## Difference between Flow Variables and Stock Variables

The distinction between a stock and a flow is very significant and we should clearly understand it since national income itself is a flow.

The basis of distinction is measurability at a point of time or period of time. Be it noted that both stocks and flows are variables. A variable is a measurable quantity which varies (changes).

### Difference – Flow Variables:

A flow is a quantity which is measured with reference to a period of time. Thus, flows are defined with reference to a specific period (length of time), e.g., hours, days, weeks, months or years. It has time dimension. National income is a flow. It describes and measures flow of goods and services which become available to a country during a year.

Similarly, all other economic variables which have time dimension, i.e., whose magnitude can be measured over a period of time are called flow variables. For instance, income of a person is a flow which is earned during a week or a month or any other period. Likewise, investment (i.e., addition to the stock of capital) is a flow as it pertains to a period of time.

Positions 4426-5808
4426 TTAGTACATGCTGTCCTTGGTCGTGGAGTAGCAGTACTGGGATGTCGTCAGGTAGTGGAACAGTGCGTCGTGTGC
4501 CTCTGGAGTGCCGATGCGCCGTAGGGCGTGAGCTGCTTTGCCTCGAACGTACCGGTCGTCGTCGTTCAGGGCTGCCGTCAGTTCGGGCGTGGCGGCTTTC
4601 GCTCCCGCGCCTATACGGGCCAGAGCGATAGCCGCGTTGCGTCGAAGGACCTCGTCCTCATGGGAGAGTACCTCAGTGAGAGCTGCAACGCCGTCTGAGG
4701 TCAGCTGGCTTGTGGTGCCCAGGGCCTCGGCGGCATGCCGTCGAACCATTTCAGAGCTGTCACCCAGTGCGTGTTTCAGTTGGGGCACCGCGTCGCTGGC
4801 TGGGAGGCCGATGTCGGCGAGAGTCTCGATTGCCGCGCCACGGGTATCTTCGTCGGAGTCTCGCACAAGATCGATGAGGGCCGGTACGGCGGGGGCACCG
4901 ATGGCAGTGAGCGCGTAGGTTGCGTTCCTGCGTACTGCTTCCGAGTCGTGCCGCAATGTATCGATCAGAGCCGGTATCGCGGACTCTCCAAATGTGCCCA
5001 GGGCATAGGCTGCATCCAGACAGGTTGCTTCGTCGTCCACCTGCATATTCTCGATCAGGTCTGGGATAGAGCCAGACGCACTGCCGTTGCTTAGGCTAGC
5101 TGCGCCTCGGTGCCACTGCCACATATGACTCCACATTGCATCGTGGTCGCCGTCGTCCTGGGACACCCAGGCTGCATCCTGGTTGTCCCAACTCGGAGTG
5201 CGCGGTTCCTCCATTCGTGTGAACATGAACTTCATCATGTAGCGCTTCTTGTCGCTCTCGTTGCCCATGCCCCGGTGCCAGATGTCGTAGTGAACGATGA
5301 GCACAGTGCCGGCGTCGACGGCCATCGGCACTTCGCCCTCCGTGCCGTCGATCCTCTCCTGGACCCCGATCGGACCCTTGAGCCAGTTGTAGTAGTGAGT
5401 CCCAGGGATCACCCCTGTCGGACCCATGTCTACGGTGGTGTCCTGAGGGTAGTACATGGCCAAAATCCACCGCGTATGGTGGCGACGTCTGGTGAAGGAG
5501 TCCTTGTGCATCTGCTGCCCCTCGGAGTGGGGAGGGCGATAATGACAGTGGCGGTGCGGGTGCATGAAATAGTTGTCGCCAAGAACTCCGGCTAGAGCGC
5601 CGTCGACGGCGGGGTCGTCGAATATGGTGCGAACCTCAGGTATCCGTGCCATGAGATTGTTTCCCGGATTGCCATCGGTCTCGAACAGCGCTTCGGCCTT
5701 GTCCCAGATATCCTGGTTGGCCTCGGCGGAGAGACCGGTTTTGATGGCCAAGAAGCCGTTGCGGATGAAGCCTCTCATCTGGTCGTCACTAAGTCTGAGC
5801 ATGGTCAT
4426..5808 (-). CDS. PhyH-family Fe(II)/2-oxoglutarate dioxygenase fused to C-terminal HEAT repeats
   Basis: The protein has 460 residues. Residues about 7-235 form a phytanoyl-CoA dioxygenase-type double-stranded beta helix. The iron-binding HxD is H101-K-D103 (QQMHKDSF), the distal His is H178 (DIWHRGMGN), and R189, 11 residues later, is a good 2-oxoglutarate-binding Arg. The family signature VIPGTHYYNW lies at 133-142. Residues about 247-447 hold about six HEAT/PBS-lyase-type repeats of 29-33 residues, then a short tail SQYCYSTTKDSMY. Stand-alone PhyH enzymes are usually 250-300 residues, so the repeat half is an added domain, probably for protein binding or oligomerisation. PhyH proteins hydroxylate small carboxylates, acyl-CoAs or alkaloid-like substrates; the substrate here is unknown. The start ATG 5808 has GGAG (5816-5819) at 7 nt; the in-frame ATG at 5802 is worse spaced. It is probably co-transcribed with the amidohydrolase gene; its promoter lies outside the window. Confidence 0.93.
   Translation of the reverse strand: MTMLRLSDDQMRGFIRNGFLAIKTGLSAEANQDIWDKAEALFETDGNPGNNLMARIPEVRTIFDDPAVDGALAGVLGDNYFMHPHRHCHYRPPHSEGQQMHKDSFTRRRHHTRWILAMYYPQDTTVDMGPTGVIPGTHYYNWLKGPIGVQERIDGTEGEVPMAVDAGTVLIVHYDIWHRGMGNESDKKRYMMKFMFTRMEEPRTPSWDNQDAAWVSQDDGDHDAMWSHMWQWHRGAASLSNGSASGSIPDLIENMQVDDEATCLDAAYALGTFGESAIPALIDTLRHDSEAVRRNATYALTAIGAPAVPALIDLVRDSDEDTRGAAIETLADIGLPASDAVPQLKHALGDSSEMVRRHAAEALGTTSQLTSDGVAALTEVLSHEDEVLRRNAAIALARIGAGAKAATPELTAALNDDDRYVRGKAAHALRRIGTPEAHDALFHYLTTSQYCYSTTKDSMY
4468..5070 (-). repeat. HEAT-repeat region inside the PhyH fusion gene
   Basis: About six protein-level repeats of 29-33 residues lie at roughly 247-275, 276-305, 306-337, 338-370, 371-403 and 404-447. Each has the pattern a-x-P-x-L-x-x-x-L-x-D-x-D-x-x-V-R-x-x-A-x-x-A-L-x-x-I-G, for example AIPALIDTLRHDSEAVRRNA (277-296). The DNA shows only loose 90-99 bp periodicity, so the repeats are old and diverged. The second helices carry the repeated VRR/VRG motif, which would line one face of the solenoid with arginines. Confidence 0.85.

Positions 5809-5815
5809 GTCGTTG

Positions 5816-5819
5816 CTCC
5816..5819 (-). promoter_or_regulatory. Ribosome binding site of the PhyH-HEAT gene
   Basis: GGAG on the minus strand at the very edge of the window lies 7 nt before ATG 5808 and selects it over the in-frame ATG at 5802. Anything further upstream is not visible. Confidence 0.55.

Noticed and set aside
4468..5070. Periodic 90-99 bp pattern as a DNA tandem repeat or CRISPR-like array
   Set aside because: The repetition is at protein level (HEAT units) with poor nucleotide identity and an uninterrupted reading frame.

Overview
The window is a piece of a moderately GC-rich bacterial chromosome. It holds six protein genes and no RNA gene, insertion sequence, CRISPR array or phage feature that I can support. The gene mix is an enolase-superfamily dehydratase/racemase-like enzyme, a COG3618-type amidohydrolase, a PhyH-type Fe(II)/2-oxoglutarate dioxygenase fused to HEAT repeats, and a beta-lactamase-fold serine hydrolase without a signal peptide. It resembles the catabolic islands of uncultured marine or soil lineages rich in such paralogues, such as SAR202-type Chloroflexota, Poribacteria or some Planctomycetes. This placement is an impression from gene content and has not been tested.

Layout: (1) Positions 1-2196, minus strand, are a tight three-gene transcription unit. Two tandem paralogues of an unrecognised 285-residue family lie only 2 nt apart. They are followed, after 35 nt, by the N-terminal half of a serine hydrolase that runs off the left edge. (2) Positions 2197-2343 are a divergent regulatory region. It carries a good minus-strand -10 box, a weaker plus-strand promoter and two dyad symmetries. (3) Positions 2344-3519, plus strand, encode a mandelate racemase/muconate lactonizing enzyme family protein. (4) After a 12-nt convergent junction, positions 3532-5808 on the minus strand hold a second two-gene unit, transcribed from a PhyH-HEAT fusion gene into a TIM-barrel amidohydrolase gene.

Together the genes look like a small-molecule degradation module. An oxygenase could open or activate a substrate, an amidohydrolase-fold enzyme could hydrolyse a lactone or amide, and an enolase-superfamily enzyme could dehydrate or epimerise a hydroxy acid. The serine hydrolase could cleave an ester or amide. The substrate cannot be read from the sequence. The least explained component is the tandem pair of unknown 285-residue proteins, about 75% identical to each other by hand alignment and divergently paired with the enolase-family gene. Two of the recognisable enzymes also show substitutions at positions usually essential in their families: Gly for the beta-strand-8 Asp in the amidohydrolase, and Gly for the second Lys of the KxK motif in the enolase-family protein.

Other examples of flows are: expenditure, savings, depreciation, interest, exports, imports, change in inventories (not mere inventories), change in money supply, lending, borrowing, rent, profit, etc. because magnitude (size) of all these are measured over a period of time.

### Difference – Stock Variables:

A stock is a quantity which is measurable at a particular point of time, e.g., 4 p.m., 1st January, Monday, 2010, etc. Capital is a stock variable. On a particular date (say, 1st April, 2011), a country owns and commands stock of machines, buildings, accessories, raw materials, etc. It is stock of capital. Like a balance-sheet, a stock has a reference to a particular date on which it shows stock position. Clearly, a stock has no time dimension (length of time) as against a flow which has time dimension.

A flow shows change during a period of time whereas a stock indicates the quantity of a variable at a point of time. Thus, wealth is a stock since it can be measured at a point of time, but income is a flow because it can be measured over a period of time. Examples of stocks are: wealth, foreign debts, loan, inventories (not change in inventories), opening stock, money supply (amount of money), population, etc.